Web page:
Erik. S. Gellman. Death Blow to Jim Crow. The National Negro Congress and the Rise of Militant Civil Rights (call number)
During the Great Depression, black intellectuals, labor organizers, and artists formed the National Negro Congress (NNC) to demand a “second emancipation” in America. Over the next decade, the NNC and its offshoot, the Southern Negro Youth Congress, sought to coordinate and catalyze local antiracist activism into a national movement to undermine the Jim Crow system of racial and economic exploitation. In this pioneering study, Erik S. Gellman shows how the NNC agitated for the first-class citizenship of African Americans and all members of the working class, establishing civil rights as necessary for reinvigorating American democracy.
Much more than just a precursor to the 1960s civil rights movement, this activism created the most militant interracial freedom movement since Reconstruction, one that sought to empower the American labor movement to make demands on industrialists, white supremacists, and the state as never before. By focusing on the complex alliances between unions, civic groups, and the Communist Party in five geographic regions, Gellman explains how the NNC and its allies developed and implemented creative grassroots strategies to weaken Jim Crow, if not deal it the “death blow” they sought.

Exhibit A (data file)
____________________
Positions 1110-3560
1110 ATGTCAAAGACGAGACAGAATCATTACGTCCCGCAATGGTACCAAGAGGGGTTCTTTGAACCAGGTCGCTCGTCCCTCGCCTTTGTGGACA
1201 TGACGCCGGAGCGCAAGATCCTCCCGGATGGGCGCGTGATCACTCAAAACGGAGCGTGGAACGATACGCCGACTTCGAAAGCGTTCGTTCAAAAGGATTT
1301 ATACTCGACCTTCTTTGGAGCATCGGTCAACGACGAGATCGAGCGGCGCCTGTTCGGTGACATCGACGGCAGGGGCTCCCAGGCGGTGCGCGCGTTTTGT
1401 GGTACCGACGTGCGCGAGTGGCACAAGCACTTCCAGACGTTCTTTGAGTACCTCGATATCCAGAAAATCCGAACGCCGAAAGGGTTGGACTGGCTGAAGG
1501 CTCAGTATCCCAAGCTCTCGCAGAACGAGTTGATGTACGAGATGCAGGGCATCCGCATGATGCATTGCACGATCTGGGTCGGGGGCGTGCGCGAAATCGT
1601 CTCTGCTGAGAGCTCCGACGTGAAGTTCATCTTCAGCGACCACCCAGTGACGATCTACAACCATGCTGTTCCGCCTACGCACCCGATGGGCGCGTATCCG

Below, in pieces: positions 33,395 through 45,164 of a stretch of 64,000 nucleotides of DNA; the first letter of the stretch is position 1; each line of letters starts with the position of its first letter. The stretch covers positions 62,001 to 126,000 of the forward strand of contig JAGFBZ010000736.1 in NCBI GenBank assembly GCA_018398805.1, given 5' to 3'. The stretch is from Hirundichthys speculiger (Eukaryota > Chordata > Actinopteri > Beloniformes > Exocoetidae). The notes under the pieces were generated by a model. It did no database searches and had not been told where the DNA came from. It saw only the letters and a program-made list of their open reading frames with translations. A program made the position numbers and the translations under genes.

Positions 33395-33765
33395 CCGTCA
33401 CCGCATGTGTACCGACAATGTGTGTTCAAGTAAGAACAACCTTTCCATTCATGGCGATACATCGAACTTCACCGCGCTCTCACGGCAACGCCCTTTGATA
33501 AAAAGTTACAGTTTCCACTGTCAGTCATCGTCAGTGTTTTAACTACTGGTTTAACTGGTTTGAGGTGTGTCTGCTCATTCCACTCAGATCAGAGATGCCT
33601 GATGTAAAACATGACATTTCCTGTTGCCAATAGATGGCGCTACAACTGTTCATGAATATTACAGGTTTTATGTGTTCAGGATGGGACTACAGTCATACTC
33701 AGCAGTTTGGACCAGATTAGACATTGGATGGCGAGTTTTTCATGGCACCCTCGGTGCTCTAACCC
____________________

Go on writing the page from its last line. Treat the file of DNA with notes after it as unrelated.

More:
About the National Negro Congress
National Negro Congress, 1935 – 1940’s
Embodying the Communist Party’s turn from Third Period sectarianism to Popular Front coalition building, the National Negro Congress (NNC) was the culmination of the Party’s Depression-era effort to unite black and white workers and intellectuals in the fight for racial justice, and marked the apex of Party prestige in African American communities. (Read more)
About Jim Crow
Jim Crow Laws (WGBH American Experience. Freedom Riders)
The segregation and disenfranchisement laws known as “Jim Crow” represented a formal, codified system of racial apartheid that dominated the American South for three quarters of a century beginning in the 1890s. The laws affected almost every aspect of daily life, mandating segregation of schools, parks, libraries, drinking fountains, restrooms, buses, trains, and restaurants. (Read more)
The Rise and Fall of Jim Crow (PBS Series)
Jim Crow was not a person, yet affected the lives of millions of people. Named after a popular 19th-century minstrel song that stereotyped African Americans, “Jim Crow” came to personify the system of government-sanctioned racial oppression and segregation in the United States. (See more)